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Abu Dhabi: Abu Dhabi resident, Australian Jodi Magi, has been arrested and referred to court for violating the UAE’s cyber laws, officials have confirmed on Tuesday.

Magi, who moved to Abu Dhabi in 2012, had reportedly taken a picture of a vehicle parked across two parking spots reserved for the disabled, before posting the image on her personal Facebook page and adding “bad words about a person”, according to several Australian news sources.

The 39-year-old teaches graphic design to Emirati women and ran an art website, a blog and multiple social media accounts.

Abu Dhabi Police have confirmed that Magi’s case is being handled at the lower instance courts in the capital.

A statement by the Australian Department of Foreign Affairs and Trade (DFAT) said: “Since 25 May, the Department of Foreign Affairs and Trade has been providing consular assistance to an Australian woman, Ms Jodi Magi, in the United Arab Emirates after she was sentenced for a cyber crimes offence. Consular officials have provided all appropriate consular assistance to Ms Magi, in line with the Consular Services Charter, and have kept in close touch with Ms Magi, her husband and her lawyer. On 12 July, Ms Magi presented herself to a court in Abu Dhabi to pay a court-ordered fine and was taken into custody pending deportation to Australia. This is normal practice in Abu Dhabi.”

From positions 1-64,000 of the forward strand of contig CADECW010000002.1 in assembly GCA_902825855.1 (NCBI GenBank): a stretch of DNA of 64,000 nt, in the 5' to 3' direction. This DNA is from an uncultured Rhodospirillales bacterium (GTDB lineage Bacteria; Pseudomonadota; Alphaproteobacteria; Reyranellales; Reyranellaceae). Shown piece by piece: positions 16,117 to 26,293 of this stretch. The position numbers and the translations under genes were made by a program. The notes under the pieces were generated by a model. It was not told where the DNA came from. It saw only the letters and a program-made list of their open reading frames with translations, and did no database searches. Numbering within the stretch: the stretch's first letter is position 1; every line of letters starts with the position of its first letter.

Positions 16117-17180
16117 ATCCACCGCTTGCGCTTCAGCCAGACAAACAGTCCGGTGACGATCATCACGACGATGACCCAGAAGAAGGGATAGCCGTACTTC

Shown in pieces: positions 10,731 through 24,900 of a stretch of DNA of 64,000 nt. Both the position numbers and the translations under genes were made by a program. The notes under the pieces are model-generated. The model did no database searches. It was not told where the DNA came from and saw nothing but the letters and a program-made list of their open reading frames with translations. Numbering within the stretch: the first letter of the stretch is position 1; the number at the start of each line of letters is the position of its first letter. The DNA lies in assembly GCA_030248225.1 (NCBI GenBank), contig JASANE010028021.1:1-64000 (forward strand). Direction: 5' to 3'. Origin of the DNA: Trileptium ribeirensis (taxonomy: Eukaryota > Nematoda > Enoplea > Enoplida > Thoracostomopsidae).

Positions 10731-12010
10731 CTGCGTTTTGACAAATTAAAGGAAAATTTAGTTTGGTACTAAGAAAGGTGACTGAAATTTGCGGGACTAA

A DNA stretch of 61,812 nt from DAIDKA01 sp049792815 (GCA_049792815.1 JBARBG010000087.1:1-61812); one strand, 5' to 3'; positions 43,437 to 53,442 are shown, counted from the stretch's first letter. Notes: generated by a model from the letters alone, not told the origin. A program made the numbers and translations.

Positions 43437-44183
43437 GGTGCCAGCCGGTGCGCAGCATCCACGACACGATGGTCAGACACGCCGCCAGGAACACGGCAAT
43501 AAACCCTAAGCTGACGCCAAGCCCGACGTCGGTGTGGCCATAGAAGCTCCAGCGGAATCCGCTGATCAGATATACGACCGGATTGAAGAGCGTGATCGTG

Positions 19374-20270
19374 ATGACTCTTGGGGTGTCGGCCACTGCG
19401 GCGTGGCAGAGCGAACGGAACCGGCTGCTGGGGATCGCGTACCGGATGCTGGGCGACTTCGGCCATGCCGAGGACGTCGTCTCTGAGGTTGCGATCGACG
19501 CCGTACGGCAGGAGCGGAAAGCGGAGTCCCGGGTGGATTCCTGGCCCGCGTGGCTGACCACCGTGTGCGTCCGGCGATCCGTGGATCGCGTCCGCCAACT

The DFAT also added that consular officials are pushing for Magi’s deportation. “The Australian Government’s travel advice for the UAE warns that local laws that appear harsh by Australian standards nevertheless apply to Australian travellers or residents,” the statement added.

According to Al Tamimi and Co law firm, the Morality and Proper Conduct section of the UAE’s Federal Law No 5 of 2012, also known as the Cyber Law, says that individuals can be prosecuted for making statements that are disrespectful towards Islam, morals and good conduct.

These include posting comments or images that ‘encourage sin’, slander another person or breach the privacy of individuals — including taking photographs or publishing information about another without their permission.

Legal experts have advised residents to contact authorities with any documented illegal activity they may spot, such as wrongful parking or child endangerment, and to refrain from posting the images or videos on social media.

In 2012, an American living in the UAE was sent to a maximum security facility for posting a satirical video about Dubai’s youth culture.